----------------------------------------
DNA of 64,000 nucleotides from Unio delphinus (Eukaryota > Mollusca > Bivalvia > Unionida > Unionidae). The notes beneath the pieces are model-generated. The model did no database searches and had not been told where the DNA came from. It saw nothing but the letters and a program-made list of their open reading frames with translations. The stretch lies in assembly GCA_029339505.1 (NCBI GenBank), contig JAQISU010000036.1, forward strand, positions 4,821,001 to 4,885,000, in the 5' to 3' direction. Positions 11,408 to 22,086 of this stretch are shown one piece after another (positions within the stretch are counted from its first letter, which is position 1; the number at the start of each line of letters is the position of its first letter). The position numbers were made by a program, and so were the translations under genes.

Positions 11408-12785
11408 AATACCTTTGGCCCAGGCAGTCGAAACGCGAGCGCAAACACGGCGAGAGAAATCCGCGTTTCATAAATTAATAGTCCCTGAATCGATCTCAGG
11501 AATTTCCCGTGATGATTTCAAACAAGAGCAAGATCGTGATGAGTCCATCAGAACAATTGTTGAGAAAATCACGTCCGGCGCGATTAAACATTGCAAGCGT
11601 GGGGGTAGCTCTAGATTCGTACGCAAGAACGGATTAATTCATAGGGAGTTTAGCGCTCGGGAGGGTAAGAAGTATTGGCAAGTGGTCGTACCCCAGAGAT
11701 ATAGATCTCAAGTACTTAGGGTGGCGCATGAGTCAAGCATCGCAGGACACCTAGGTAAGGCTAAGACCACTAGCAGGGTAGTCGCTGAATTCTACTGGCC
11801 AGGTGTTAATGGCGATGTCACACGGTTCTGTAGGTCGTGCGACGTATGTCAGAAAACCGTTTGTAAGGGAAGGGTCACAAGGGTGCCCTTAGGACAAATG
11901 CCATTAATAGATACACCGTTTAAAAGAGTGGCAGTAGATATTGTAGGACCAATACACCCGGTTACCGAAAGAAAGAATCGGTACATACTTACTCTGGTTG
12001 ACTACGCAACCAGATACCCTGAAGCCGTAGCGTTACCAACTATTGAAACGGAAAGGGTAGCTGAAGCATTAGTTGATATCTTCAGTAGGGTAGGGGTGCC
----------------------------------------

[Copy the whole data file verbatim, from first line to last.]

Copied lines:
DNA of 64,000 nucleotides from Unio delphinus (Eukaryota > Mollusca > Bivalvia > Unionida > Unionidae). The notes beneath the pieces are model-generated. The model did no database searches and had not been told where the DNA came from. It saw nothing but the letters and a program-made list of their open reading frames with translations. The stretch lies in assembly GCA_029339505.1 (NCBI GenBank), contig JAQISU010000036.1, forward strand, positions 4,821,001 to 4,885,000, in the 5' to 3' direction. Positions 11,408 to 22,086 of this stretch are shown one piece after another (positions within the stretch are counted from its first letter, which is position 1; the number at the start of each line of letters is the position of its first letter). The position numbers were made by a program, and so were the translations under genes.

Positions 11408-12785
11408 AATACCTTTGGCCCAGGCAGTCGAAACGCGAGCGCAAACACGGCGAGAGAAATCCGCGTTTCATAAATTAATAGTCCCTGAATCGATCTCAGG
11501 AATTTCCCGTGATGATTTCAAACAAGAGCAAGATCGTGATGAGTCCATCAGAACAATTGTTGAGAAAATCACGTCCGGCGCGATTAAACATTGCAAGCGT
11601 GGGGGTAGCTCTAGATTCGTACGCAAGAACGGATTAATTCATAGGGAGTTTAGCGCTCGGGAGGGTAAGAAGTATTGGCAAGTGGTCGTACCCCAGAGAT
11701 ATAGATCTCAAGTACTTAGGGTGGCGCATGAGTCAAGCATCGCAGGACACCTAGGTAAGGCTAAGACCACTAGCAGGGTAGTCGCTGAATTCTACTGGCC
11801 AGGTGTTAATGGCGATGTCACACGGTTCTGTAGGTCGTGCGACGTATGTCAGAAAACCGTTTGTAAGGGAAGGGTCACAAGGGTGCCCTTAGGACAAATG
11901 CCATTAATAGATACACCGTTTAAAAGAGTGGCAGTAGATATTGTAGGACCAATACACCCGGTTACCGAAAGAAAGAATCGGTACATACTTACTCTGGTTG
12001 ACTACGCAACCAGATACCCTGAAGCCGTAGCGTTACCAACTATTGAAACGGAAAGGGTAGCTGAAGCATTAGTTGATATCTTCAGTAGGGTAGGGGTGCC